I’ll never forget the day John Henry entered the world. As most new parents are, we were nervous and excited about meeting our newborn son. John Henry’s arrival was anxiously awaited, as our arms had been left empty almost exactly one year prior. August 27, 2009, Fred and I thought we were going to be first-time parents to a healthy baby boy. Unfortunately, life took a different route after a long 39 weeks, and instead of leaving the hospital with a healthy baby, we left to attend our son’s funeral. … Reflecting twelve years later, it is surreal how his birthday unfolded.
When I was seven years old, my family went to meet the Roraback family to explore the possibility of Mrs. Roraback watching my sister and me while our parents were at work. They were a big family with four kids, and they lived on a lot of land with an assortment of animals. I remember that day because they had a daughter my age and I instantly connected with her. We have remained close throughout the years and Jessica (Roraback) Rich has become my lifelong friend. … During my first encounter with Jessica, she asked if I wanted to jump on her trampoline.
This is the month we get to celebrate our dads, not just for the roles they play, but for the men they really are. The importance and challenges of fatherhood can sometimes be overlooked. The role of the father in American society is constantly evolving. Traditionally, fathers have shouldered the cultural image of breadwinner, disciplinarian and authority figure. How often do you remember hearing your mother say, “Just wait until your father gets home!” to get you back on the right track?
As I get older, I have realized something about friendship; it is not just about the time we spend together. It takes a village to keep our people and ourselves in order, and I’m fortunate to have a village of friends that love me and my family, no matter what kind of mom I am that day. We are there for each other, taking up each other’s slack when things are hard and celebrating each other’s accomplishments when things are going well. We are all doing the best we can and each of us brings something special to the table.
Happy first birthday to Cardinal Publishing! We started this journey a year ago, and what a year it has been. Our initial intent was to be a monthly printed publication, hence the name Texarkana Monthly, but 2020 had other plans. It inspired us to step outside the box, transitioning our debut from print to a digital weekly correspondence, Talk Tuesday. Our team had lots of laughs about our name being Texarkana Monthly. “Texarkana Digital Weekly” would have made more sense because the print magazine did not officially become a reality until November.
This month we will celebrate George’s ninth birthday at our home. If you have ever met George, you cannot forget him. We lovingly refer to him as our Golden Retriever because he radiates happiness. He has an exuberant and bold personality. We just wrapped up basketball season and John Henry and I have been in his cheering section while Fred has been coaching the team. Short stature and broad shoulders are about all we can gift our children genetically, so George looks more like a linebacker than a basketball player. Although he may not score many points, George puts up a mean defense.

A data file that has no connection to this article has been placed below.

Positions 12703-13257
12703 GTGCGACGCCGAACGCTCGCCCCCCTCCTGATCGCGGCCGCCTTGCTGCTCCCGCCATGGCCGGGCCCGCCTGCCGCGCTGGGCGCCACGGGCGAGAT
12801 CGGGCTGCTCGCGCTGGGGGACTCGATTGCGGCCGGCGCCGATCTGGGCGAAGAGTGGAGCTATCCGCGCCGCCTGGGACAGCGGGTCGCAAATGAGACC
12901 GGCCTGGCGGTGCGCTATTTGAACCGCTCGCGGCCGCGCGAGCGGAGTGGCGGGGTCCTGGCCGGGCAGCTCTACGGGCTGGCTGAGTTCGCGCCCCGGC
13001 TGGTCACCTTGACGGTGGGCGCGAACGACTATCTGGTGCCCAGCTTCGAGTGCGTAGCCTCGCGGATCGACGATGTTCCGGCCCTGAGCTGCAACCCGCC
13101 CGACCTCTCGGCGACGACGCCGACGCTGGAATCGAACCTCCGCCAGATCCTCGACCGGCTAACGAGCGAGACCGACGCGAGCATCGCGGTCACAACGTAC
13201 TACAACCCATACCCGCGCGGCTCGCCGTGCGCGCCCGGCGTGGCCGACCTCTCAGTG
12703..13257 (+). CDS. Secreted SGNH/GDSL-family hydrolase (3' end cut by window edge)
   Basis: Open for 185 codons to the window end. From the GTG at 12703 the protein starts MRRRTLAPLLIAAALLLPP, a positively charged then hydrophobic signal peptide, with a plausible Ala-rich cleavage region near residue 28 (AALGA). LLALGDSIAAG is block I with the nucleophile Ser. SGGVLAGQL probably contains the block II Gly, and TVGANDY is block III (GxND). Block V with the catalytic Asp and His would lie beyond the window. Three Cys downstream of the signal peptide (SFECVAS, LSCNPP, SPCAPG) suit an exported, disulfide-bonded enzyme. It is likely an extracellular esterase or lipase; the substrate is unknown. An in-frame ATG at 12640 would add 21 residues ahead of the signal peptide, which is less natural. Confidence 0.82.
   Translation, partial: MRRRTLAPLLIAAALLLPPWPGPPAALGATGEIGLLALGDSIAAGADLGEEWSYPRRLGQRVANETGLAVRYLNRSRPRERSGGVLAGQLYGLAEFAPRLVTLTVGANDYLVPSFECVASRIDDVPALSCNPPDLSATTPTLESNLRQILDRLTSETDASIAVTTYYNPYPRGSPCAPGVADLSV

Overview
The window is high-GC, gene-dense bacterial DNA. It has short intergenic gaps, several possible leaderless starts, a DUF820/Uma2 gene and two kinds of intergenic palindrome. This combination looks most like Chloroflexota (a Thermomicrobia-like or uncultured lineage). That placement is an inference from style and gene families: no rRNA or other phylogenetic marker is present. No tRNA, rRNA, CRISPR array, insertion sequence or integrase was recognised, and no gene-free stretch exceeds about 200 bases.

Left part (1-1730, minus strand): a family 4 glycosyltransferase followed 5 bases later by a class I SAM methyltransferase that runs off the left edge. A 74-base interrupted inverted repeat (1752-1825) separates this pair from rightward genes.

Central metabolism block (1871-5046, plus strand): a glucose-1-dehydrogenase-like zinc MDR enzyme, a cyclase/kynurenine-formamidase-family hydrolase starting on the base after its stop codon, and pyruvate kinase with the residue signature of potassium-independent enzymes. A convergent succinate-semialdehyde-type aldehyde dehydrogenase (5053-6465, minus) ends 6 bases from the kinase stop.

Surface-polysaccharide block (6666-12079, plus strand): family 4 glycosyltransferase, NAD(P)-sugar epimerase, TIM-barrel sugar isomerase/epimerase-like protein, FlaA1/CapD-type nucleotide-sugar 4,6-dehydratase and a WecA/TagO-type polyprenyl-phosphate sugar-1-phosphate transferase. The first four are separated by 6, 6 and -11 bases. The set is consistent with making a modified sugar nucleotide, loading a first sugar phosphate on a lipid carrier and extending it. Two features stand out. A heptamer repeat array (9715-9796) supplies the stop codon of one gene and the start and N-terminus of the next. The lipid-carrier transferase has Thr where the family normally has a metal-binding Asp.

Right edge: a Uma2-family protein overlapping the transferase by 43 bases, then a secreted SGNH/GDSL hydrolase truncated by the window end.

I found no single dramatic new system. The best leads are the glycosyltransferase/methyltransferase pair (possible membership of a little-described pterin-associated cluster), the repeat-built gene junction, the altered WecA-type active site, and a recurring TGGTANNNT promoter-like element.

February is the month we look forward to each year that smells of roses and chocolates! Did you know Valentine’s Day in 2020 added over $25 billion to the economy, all in the name of celebrating love? … Love evokes so many feelings that can be hard to define or even express in words. When I think of love, I think about actions. I think of how my husband does the dishes and packs our kids’ lunches every day.
We made it… or we are making it, as we gladly welcome a new year! In March, I didn’t know if my kids would ever return to school, if I would ever get to watch sports again, or when we’d be able to give hugs! Thankfully, I survived, sports are back and I have hugged all the people that will let me. So welcome 2021! We are ready for a clean slate, a chance to do things differently and to carry on with our ever-growing mask collections and the fight against the “maskne” they cause.
There are technically only five love languages, but I believe there is a sixth option… food. Food is one of my love languages. When I ask my family, “What do you want to do?” I’m really just asking, “What do you want to eat?” We’ve planned stops on road trips around meals, scheduled girls’ trip itineraries by who has the best brunch, and I have made meaningful memories cooking meals for family. Hello Fresh is a nightly routine at our house. My 10-year-old, John Henry, will sometimes help me prepare the meals. Those are minutes I will treasure for a lifetime.
If someone had told the younger, teenage version of me I would one day be doing this, I probably would not have believed them. As a self-proclaimed country girl, growing up in Cass County, I was only familiar with the Pine Country Bulletin and The Citizen’s Journal. Nonetheless, I remember always taking the time to check out the local stories and photos published each week. Any vague plans I may have had to become a nurse would never have prospered as I have discovered needles scare me to death, and I have always had a mind that never stops dreaming of new ideas and stories to tell.